The New Orleans press must have perked up on May 29, 1875, when wagon driver James “Jim” Conners was arrested.
Most of the police blotter for that day is rather humdrum. Charles Ford was brought in for pilfering ice along the levee. John Whitman was brought in for stealing a shirt from a woman’s clothes line. And, then there’s Mr. Conners. His alleged crime? Burying a man who wasn’t quite dead.
The story goes like this.
Conners was a driver for Charity Hospital, the hospital for the poor in New Orleans. One of his jobs was to take bodies to potter’s field, otherwise known as Locust Grove Cemeteries Nos. 1 and 2, and deliver them for burial in the graveyard for the “friendless and moneyless.” It couldn’t have been a fun job, but Conners wasn’t known as a fun guy. More on that later.
On May 25, 1875, Conners was summoned to collect the body of Tennessee native George Banks, a teenager who died of small pox, and the remains of an infant. The job didn’t go well from the outset. Banks’ body smelled so bad that a little boy riding with Conners hopped off the wagon. However, a lonely drive with two corpses would be the least of Conners’ problems.
The wagon and driver were a familiar sight to the people who lived around the cemeteries. They all knew the tall, red-faced man in the white hat who drove Charity wagon No. 1 by sight, if not by name.
Melinda Smith later said she was visiting a neighbor on Locust Street when she saw the charity wagon that May day. It was stopped, and she thought it had broken down. Approaching the wagon, she saw Conners trying to hammer down the lid of Banks’ coffin. When that didn’t work, he took the baby’s coffin and placed it on top of it. Amidst Conners’ struggle with the coffin, Smith said she saw a hand emerge from it and try to push off the lid.
Alarmed, she told Conners he was carrying a live man to the graveyard. Conners told her to leave before he slapped her in the mouth. Smith didn’t leave, and her cries attracted a crowd.
Mary Thompson was putting clothes on the line when she heard the commotion. Like Smith, she insisted Banks was alive. She claimed Banks seemed too weak to sit up but raised his hands and his feet as Conners struggled to keep the lid on the coffin.
Other neighbors materialized, all with their own stories of raised hands and groans from the coffin. They followed the wagon to the cemetery as Conners warned them they would catch small pox. Undeterred, a woman who spoke German urged the grave digger to intervene. The grave digger shrugged and said Banks was dead enough for the doctor to sign the death certificate.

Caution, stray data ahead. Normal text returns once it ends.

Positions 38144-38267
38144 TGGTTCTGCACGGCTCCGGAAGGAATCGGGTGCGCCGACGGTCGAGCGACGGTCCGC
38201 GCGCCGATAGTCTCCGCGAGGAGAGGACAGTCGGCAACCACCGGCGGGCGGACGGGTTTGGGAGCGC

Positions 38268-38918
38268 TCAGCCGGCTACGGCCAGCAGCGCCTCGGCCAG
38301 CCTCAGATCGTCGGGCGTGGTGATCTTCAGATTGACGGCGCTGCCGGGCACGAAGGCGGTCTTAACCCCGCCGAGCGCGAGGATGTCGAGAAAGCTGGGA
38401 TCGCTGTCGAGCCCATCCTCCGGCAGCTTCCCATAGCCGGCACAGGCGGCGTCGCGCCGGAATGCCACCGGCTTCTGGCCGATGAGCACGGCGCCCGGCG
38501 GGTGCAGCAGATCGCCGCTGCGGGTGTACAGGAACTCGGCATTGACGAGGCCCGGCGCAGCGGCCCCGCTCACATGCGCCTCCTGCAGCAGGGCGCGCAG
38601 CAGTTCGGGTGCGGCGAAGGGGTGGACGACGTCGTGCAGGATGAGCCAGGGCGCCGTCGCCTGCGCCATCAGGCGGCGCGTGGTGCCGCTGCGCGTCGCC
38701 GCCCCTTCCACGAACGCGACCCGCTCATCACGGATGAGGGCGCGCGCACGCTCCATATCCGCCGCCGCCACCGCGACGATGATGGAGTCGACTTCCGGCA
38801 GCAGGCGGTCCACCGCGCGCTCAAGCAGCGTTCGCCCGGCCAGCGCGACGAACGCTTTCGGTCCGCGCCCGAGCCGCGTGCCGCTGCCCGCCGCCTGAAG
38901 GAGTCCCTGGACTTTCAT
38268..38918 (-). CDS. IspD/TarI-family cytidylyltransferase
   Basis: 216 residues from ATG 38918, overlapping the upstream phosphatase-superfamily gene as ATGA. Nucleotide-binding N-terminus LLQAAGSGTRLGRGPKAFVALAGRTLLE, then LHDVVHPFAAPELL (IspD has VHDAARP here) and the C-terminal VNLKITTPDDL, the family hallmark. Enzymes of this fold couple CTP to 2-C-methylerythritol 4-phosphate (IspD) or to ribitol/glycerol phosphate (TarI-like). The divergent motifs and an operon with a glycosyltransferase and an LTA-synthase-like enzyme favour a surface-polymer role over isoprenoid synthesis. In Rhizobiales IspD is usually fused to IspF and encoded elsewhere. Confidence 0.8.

A man named William Harrison said he managed to pry the lid off the coffin and saw Banks’ toes twitch and breast move. He said Banks was naked with a cobblestone on his stomach.
Somehow, the sexton was able to admit Conners and his wagon into the cemetery without letting the crowd follow him through the gate. Banks was placed in his grave with spadefuls of mud clods covering his coffin, but that wouldn’t be the end of the saga.
The uproar reached the press, who turned up at the cemetery and wrote eloquently in Dickensian fashion about mausoleums of regret, naked terrors and 50 babies’ weary little bodies stacked up instead of interred. They interviewed the sexton, only referred to as Schwartz, who said the coffin was jolted to pieces by the wagon, the man was most certainly dead and Jim was well suited for his job because he wasn’t tender or good hearted.
Found at the warehouse where the city stored its wagons, Conners said the people in the neighborhood just didn’t like him for some reason although he couldn’t explain why. It also emerged that Conners had gotten into a fight with a coworker a few months prior and accidentally shot a woman who happened to be walking past. This was partly invention by the press. News clippings clearly indicate that it was the coworker who shot the woman.
Conners was arrested in Banks’ death. By June, he was indicted on a murder charge. By January, the case was dismissed in Conners’ favor.
Reading the testimony presented by the defense, it’s clear why the “buried alive” case died. Sorry, I do love a good pun. It seems that Banks was not only merely dead but really most sincerely dead at the hospital, long before he left for his final journey to the cemetery. What the crowd likely saw that day was a coffin and then a body jolted by a rickety wagon.
As for Banks’ burial spot … well, it’s complicated. The neighborhood wasn’t happy about having a poorly maintained potter’s field amongst it, especially after the yellow fever epidemic of 1879. The city decided to build a school on the land … without moving any of the graves. That’s a story for another day.